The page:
Stage 3 Breast Cancer - The Facts on Stage 3 Breast Cancer - What Defines Stage 3 Breast Cancer, Treatment Options Available
surgery tumor lymph chemotherapy
Stage 3 breast cancer is actually divided up into multiple sub-sections involving the size and location of the tumor and the amount of other organs affected. Here is a brief overview of the three sections:
In order to qualify as IIIA, the tumor must be either 5 cm or less in size and have affected multiple lymph node groups, or it can be over 5 cm in size if it has only affected a few lymph nodes.
For Stage IIIB, the tumor itself can be of any size, but the cancer must have invaded surrounding chest muscles and possibly broken out on the skin. Cancer that has spread to the skin is instantly classified as Stage IIIB because of possible further spreading ramifications.
Stage IIIC can have a tumor of any size, but the cancer must have spread to multiple lymph nodes, including those behind the breastbone, in the arm pits, and other auxiliary lymph nodes. Cancer that has moved to lymph nodes above the collarbone is considered inoperable.
Treatment Options Available
While some sections of Stage III are considered late-stage, there are still many treatment options available to patients. The 5-year survival rate is from 54 to 67 percent, and the 8-year survival rate is around 40 percent.
Chemotherapy can be used both before and after surgery, and in instances where surgery isn’t an option, it can be the main method of treatment. When used before surgery, chemotherapy tends to shrink the tumor, which allows for easier removal. And when used after, it can destroy the last remnants of cancer cells that remain.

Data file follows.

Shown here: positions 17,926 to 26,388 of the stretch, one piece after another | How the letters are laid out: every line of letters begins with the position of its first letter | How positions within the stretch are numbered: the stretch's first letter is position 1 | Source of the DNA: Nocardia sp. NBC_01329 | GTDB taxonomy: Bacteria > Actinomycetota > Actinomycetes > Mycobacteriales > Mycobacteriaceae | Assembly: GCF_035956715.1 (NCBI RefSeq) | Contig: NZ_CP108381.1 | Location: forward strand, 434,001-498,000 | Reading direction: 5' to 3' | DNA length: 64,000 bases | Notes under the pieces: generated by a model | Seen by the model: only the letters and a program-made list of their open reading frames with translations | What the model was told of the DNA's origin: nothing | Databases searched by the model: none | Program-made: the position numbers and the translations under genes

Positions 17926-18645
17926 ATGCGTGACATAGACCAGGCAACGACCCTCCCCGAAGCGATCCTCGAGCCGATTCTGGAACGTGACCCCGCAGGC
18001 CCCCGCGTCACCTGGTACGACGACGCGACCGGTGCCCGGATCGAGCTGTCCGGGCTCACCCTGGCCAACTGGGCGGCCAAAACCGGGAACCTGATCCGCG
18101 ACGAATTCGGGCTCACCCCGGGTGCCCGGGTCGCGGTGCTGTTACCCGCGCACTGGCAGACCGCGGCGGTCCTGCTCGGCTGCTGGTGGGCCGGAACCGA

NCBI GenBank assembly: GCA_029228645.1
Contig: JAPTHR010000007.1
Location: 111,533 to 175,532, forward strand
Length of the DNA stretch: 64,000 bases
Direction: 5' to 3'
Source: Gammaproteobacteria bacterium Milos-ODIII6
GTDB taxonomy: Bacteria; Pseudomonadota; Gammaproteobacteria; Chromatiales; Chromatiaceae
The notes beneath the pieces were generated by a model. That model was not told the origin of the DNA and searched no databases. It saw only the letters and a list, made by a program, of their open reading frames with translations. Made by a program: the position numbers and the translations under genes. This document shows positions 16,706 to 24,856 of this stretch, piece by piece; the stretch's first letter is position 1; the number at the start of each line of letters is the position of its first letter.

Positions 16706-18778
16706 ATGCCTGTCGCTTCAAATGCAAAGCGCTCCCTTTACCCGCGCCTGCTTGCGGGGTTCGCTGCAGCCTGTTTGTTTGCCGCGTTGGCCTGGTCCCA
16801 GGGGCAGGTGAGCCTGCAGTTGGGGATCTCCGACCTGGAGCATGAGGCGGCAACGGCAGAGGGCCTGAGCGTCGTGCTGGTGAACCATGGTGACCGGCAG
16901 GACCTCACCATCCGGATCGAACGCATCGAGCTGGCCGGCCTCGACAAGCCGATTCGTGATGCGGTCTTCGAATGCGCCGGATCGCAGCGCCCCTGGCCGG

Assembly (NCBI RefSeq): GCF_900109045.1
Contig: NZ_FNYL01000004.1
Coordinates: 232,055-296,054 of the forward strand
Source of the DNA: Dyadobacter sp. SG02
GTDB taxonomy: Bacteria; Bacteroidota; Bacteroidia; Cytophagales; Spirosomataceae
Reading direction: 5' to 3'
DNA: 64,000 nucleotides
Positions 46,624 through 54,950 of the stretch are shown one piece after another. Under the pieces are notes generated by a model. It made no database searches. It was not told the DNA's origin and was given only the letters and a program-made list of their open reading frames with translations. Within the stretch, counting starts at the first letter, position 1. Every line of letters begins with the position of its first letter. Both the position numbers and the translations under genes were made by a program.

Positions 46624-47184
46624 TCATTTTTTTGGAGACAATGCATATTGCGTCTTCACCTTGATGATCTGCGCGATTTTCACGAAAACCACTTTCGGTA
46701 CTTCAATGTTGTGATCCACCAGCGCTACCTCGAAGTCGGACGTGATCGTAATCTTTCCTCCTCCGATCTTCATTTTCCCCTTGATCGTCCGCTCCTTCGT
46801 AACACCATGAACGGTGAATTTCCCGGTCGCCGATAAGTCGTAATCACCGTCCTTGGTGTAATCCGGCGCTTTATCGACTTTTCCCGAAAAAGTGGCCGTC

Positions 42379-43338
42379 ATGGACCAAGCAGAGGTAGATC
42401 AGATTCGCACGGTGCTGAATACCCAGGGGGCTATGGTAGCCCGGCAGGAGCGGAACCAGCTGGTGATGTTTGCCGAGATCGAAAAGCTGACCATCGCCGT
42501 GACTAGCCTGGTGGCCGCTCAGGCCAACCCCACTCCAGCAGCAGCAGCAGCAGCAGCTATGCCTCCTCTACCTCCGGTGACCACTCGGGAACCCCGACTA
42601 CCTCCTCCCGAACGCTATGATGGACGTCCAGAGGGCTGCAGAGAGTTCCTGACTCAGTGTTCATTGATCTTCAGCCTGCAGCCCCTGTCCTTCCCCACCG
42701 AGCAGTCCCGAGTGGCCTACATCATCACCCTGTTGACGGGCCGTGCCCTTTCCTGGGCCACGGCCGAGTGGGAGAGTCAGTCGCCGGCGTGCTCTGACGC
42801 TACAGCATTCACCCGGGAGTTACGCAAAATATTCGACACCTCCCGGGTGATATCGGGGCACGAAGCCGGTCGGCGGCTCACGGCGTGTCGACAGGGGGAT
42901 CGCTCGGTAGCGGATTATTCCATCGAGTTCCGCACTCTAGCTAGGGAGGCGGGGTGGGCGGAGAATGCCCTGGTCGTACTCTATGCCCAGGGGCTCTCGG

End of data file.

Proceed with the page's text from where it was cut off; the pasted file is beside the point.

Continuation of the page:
Two key surgeries for breast cancer are the lumpectomy and mastectomy. For a lumpectomy, the surgeon removes the tumor and some surrounding breast tissue. However in the mastectomy, the entire breast is removed. Many women opt for re-constructive surgery after undergoing a mastectomy. Lymph nodes containing cancerous cells must also be removed at the time of surgery to prevent further spreading.
Similar to chemotherapy, radiation therapy is used after surgery to target cancerous cells and prevent them from coming back.
Some cancers are “hormone-receptor positive”, which means that they are triggered into further growth by hormones like estrogen. To prevent cancers like these from growing further, drugs can be administered to stop production of those trigger hormones. Women can also opt to have their ovaries removed, which eliminates production of the hormones, provided they haven’t yet reached menopause.
In a significant number of breast cancer patients, an excess of a protein called HER2 is a principle contributor to fast cancer growth. A new drug is able to stop this protein from helping the cancer to grow, and is often administered together with chemotherapy.
The medical community is always looking for ways to advance cancer treatments. Many clinical studies are open to women with Stage III breast cancer, taking the forms of new drugs, new treatment combinations, etc. Keep in mind that while there is always risk associated with clinical trials, all successful treatments began as such trials. This can be a good way to get on the cutting edge of medical breakthroughs.
We hope this information on Stage 3 breast cancer has been helpful for you. If you have questions or concerns, be sure to talk to your doctor.